So, at first, I began rounding up topics about climate change and narrowing them down to fun prompts. I realized that my theme would only resonate with people if I told them about tiny things anyone could change or do in their everyday life.
Then I started working on my character, as you can see at first it was a cat, but then I thought that the Internet is over-saturated with cats as it is and decided to go with a fox. After I had my character and prompts I started working on my thumbnails, because thinking and coming up with ideas are actually the hardest and most time-consuming part of Inktober. I swapped and reordered some prompts at this stage.
Some ideas and sketches changed along the way, but having thumbnails on the ready has helped me tremendously.
"My One And Only Planet" was conceived as a visual project to be shown on Instagram. It had a specific grid layout. You can see all of my Inktober illustrations in order from #01 to #31 with cover on my Instagram page here.
This year I will be doing my own Inktober project this year about small things everyone can to help our planet cool down and be less polluted. I would be glad if some of you joined me!
Inktober is an art challenge when you have to draw one picture in ink for every day of October. The mastermind behind it is Jake Parker, who ran his first Inktober in 2009. He publishes official prompts for Inktober on his Instagram and Twitter pages. I will be using my own prompts this year, but you can follow official prompts or do your own thing. It doesn't have to be big - sketches and doodles count as well. Inktober is really good to get into habit of drawing everyday... And it's fun!
Here are my prompts:
You can view my Inktober pictures in this gallery.
Yesterday I finished a 6 week picture book illustration class with author and illustrator Dana Sullivan. It was amazing! Now I have a dummy book for a story that I wrote myself (never in a million years I thought it was possible). This class has given me so much knowledge, but above all it has given me confidence to go forward.
In the class we went through all stages of picture book design from a raw idea to a dummy book that you then may actually submit to a publisher. We studied how to bring to life a memorable character, how to cluster a story and make it flow, how to make a storyboard and then transfer it to a dummy book. Dana pushed us to draw quickly and freely with new tools (we even tried drawing with a stick - you should try it, nothing beats the splatter!).
Also we looked through and analyzed a heap of beautiful picture books from a variety of different illustrators such as David Small, Diane Goode, LeUyen Pham, Eric Rohmann, John Burningha, Tom Lichtenheld and many many others.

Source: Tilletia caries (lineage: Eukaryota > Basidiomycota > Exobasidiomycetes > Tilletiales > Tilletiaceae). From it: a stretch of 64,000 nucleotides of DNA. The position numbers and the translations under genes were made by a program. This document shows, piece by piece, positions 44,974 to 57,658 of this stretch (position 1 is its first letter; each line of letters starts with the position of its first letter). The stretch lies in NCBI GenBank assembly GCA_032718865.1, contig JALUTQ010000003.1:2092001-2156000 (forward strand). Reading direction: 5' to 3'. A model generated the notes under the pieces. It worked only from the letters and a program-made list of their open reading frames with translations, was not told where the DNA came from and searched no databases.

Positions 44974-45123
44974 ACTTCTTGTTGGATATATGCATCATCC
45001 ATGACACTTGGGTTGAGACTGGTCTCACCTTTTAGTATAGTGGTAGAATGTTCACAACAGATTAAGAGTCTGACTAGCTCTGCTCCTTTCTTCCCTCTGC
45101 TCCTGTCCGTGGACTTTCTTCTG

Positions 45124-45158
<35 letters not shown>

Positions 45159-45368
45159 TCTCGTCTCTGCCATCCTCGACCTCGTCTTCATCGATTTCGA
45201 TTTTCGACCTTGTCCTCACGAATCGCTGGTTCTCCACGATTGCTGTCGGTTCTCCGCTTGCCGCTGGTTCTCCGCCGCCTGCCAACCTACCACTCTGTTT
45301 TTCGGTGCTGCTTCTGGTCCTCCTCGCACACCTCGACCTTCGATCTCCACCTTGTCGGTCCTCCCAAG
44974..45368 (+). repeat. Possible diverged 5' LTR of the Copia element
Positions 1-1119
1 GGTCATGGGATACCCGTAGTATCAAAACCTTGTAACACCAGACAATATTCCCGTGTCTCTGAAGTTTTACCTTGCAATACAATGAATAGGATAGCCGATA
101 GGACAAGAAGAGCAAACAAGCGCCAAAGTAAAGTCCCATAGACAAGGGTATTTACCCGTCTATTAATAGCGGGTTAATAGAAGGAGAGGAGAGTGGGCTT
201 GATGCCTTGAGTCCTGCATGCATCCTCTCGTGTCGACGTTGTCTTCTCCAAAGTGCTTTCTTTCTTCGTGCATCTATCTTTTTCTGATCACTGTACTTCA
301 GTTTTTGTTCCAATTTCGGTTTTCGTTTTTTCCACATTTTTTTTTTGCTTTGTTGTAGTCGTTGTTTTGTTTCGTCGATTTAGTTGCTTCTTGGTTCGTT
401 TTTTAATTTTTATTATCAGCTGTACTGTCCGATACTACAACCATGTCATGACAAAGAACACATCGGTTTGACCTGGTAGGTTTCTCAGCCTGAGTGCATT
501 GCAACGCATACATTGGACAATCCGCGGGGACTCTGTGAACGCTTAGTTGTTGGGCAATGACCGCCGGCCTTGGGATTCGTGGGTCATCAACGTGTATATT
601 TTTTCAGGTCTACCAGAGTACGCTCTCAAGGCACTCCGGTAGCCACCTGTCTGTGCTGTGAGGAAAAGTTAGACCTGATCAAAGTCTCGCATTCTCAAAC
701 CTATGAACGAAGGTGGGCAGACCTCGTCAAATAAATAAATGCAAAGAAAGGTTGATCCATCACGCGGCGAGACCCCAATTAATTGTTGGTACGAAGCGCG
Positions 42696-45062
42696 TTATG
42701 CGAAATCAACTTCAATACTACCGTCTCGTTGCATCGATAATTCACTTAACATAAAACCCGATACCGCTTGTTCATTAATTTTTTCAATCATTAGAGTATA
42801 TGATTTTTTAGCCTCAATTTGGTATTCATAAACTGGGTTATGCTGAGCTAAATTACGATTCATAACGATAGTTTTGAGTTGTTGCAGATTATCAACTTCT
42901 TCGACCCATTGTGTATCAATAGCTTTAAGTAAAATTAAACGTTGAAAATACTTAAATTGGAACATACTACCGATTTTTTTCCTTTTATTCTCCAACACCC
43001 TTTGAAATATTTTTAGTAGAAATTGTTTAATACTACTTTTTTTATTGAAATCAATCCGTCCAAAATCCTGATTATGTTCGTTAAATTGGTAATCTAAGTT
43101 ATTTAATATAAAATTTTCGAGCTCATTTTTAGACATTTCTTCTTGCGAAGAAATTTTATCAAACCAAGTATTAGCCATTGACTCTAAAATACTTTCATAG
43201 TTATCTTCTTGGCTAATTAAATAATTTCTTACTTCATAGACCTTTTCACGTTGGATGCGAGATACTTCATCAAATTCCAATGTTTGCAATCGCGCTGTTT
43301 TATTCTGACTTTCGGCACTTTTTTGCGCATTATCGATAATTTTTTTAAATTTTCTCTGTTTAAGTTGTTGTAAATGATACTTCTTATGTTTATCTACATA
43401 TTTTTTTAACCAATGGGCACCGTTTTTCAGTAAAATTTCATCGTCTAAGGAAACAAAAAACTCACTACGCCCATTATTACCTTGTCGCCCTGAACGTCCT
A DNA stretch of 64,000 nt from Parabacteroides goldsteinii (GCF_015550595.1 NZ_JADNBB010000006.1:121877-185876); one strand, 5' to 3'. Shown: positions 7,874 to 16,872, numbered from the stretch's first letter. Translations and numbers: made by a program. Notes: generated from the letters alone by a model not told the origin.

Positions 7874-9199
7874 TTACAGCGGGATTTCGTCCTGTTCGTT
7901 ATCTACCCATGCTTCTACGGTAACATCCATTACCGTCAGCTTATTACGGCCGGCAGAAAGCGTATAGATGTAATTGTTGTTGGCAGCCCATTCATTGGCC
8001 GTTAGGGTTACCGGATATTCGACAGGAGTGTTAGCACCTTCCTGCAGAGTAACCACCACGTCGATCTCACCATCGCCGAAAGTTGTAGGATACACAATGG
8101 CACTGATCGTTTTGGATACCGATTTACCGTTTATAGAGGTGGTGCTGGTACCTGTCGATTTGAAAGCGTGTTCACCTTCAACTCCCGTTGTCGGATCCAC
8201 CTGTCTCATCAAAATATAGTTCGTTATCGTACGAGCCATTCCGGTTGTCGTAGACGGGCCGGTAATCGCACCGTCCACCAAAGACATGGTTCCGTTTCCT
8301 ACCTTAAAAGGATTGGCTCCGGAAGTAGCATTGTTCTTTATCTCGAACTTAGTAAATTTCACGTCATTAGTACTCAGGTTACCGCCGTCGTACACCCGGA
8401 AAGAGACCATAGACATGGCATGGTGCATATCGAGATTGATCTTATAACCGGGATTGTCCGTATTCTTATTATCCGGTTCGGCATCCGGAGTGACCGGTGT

For those of you in Seattle area, you can enroll to this class in April at Kirkland Arts Center.
For more classes from Dana click here.
This is a piece that I had in mind for a while.
Watercolor on paper, 10x30".
Hello, dear friends!
This year was a memorable one. I met so many wonderful kind-hearted people!
Last winter I took a watercolor class with a very talented artist Molly Murrah. Molly helped me plunge into still life studies and discover new features of watercolor, that I haven't been able to grasp on my own. I also made new friends who inspired me to take bolder steps towards my goals. Those 3-hour-long classes at Tsuga Fine Art Gallery became my refuge to slow down and absorb new knowledge in peace and quiet. Here are some studies from the class.
In March I attended a watercolor demo by two amazing artists Alvaro Castagnet and Ron Stocke at Daniel Smith, Seattle. Although very distinct, both Ron and Alvaro have free-flowing style of painting, which fascinates me. On the side note, they are both very charming - how can you not fall in love with watercolor after witnessing Ron and Alvaro at work, is beyond me :)
In April I attended a Schoolism Live workshop. I bought the pass in December of 2015, can you imagine? So, I was very excited to attend and meet artists, whom I admired for years online, in person. It was a two day workshop with saturated and energizing talks given by Robert Kondo and Dice Tsutsumi from Tonko House (Have you watched "The Dam Keeper" yet?), Mike Yamada, Marcelo Vignali, Terryl Whitlatch and Bobby Chiu himself. Although many of the speakers work in animation and movie industry, their tips on storytelling flow, composition and character design can be applied to picture book realm as well. These two days were a turning point for me. They breathed so much energy and purpose into me, that I spent the rest of the year doing twice as much art as I usually do. And I also was able to figure out my goals, using Bobby Chiu's method of imagining your future self and tracing back the steps you need to take to get there. If you are able, I highly recommend attending their Seattle workshop in March 2017.